Is adrenal fatigue a real thing?
Despite the obvious fact that millions of people are suffering from the built-up toll that stress can put on the body with clear signs of hormonal issues and fatigue that just won't quit, the term "adrenal fatigue" is still considered with scrutiny by many.
The thing is, we get the scrutiny. In fact, "adrenal fatigue" isn't a defined medical condition and technically, doesn't actually exist.. but that's not to say the symptoms and feelings you have been should be discredited, not at all! Today we want to share our thoughts on this popular (and highly frustrating) topic.
ABOUT THE ADRENALS
The adrenal glands are, by nature, tough and mighty little things.
These little powerhouses are two walnut-sized glands that sit comfortably on top of the kidneys. They secrete hormones involved with all the major physiological processes in the body and are there to help our body adapt, adjust and survive the events the day may bring us.
You know that rush of adrenaline you feel when something scares or excites you?
Yup, that's your adrenals prepping your body to take flight or to fight if that's what the situation may entail.
These days, more than the need to fight or run away from threats, our bodies are pumping out stress hormones as we worry about things at work, as we deal with the complexities of different relationships, family stuff, financial things and so on and so forth. The problem is the stress we're tackling today isn't fleeting like that moment when you see a bear in the woods is. These days we're stressing all the time about different things and if we aren't mentally stressing, sometimes the stress comes from dietary things, physical things, immune conditions, digestive problems, sleep schedules or general inflammation in the body. There are many different forms of stress.
WHAT IS ADRENAL FATIGUE?
Adrenal Fatigue is commonly thought of as a condition when the adrenal glands get "fatigued" or "collapse" from excessive wear and tear. After enduring periods of chronically high stress demands (or short periods of extremely high stress) these glands take a physical hit and can no longer produce stress hormones at the rate they used to. We agree that excessive wear and tear can implicate these glands to an extent.. but that's not the entire problem.
Adrenal issues stem from these two places:
the adrenal glands and the brain.
The adrenal glands don't just produce stress hormones blindly or intuitively.
They get their instructions from signals and communication from our brain through the Hypothalamic Pituitary Adrenal Axis (the HPA Axis). When the adrenal glands are making too much cortisol or not enough cortisol, the communication along the HPA Axis between the brain and the adrenals must be considered... because more than just a fatigued glandular issue, there typically is a signaling problem between the brain and the adrenals. Signaling issues between the two have a direct effect on how the adrenals behave and how the body responds to circulating cortisol too.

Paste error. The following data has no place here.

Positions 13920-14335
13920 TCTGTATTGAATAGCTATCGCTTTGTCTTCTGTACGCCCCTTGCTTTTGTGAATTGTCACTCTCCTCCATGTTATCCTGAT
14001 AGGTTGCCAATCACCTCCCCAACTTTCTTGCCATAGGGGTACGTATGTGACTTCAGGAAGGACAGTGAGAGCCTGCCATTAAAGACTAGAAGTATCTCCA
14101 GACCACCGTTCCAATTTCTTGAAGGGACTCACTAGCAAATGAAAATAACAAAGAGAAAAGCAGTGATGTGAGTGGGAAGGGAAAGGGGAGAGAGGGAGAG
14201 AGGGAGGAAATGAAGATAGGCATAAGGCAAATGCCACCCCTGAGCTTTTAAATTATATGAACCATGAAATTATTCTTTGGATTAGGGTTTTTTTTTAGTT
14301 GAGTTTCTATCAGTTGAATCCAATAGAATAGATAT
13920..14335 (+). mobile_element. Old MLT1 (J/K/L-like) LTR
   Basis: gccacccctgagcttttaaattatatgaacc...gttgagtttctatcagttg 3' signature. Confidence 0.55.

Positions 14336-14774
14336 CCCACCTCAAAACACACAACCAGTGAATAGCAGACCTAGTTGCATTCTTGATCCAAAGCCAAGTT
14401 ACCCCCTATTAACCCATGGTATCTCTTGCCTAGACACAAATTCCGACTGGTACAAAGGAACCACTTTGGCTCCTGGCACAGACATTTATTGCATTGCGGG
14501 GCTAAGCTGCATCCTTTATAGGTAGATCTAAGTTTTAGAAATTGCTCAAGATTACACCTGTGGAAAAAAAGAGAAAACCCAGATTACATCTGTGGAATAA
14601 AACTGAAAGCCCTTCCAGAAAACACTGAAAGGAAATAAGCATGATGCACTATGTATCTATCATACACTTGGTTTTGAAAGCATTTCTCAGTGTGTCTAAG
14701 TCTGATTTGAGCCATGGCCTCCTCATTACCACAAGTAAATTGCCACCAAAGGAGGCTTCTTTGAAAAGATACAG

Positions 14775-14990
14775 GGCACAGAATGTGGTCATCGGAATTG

So to be clear, when we say adrenal fatigue.. we are using a popular term for this greater idea of adrenal dysregulation.
SOME SIGNS OF ADRENAL FATIGUE OR ASSOCIATED HORMONAL IMBALANCE:
- Auto-immune conditions
- Anemia (iron deficiency)
- Weight gain in the belly area that you can't seem to lose
- Decrease or loss in muscle mass
- You wake up in the early hours of the morning (between 3-5am)
- Brain fog
- Increase of energy in the evening after dinner
- Anxiety or depressive thoughts
- Eyes are sensitive to the light
- Easily startled
- Feeling dizzy when you stand up too fast
- Slow wound healing or slow to recover from illness
- Difficulty waking up in the morning
- Feeling constantly tired- a tired that is not relieved by sleep (CHRONIC FATIGUE SYNDROME)
- Feeling like you can't relax
- Cravings for salt or salty foods
- Easily irritated or intolerant to stress
- Digestive issues and sudden new food intolerances
- Dependence on stimulants to function (coffee, colas, energy drinks, ect.)
- Decreased libido
- Exaggerated menopausal symptoms
- Irritability if a meal is missed aka "HANGRY"
- Blood sugar imbalances
- Hypothyroidism (low thyroid)
- Decreased immune system
- Increased or exaggerated PMS symptoms
- Fibrocystic breasts or fibroids
- Polycystic ovarian syndrome
- Fertility issues
- Low blood pressure
So, how do you fix the dysregulation?
When it comes to fixing the signaling issues mentioned above and nourishing up a depleted body that is suffering from exposure to chronic or excessive stress, it really begins with a self-check-in... with asking yourself where you could start respecting your body and its boundaries a little more. It comes back to simple self-care, good food, making sleep and yourself a priority. Sounds simple, doesn't it?
So why are so many people stuck struggling for so long?
The thing is that hormonal issues can feel really complicated....
there's a tonne of conflicting information in books and on the internet,
one doctor says one thing, another says another,
and changing the way you live can be really flippin' hard!
Slowing down and making changes like nixing the people pleasing attitudes, changing your work and lifestyle habits, making key dietary changes and setting boundaries for yourself isn't always a walk in the park... especially if you are super type A (like so many of us struggling with adrenal issues are). On top of that, just because you're wanting to stress less doesn't mean that the things that stressed you out before are going to necessarily go away-- so a whole mental shift needs to happen. The way we perceive stress and handle it needs to be tweaked, and yes my loves... it's challenging! It takes practice, it takes patience, it takes a lot of conscious effort.
We know you have it in you, though!
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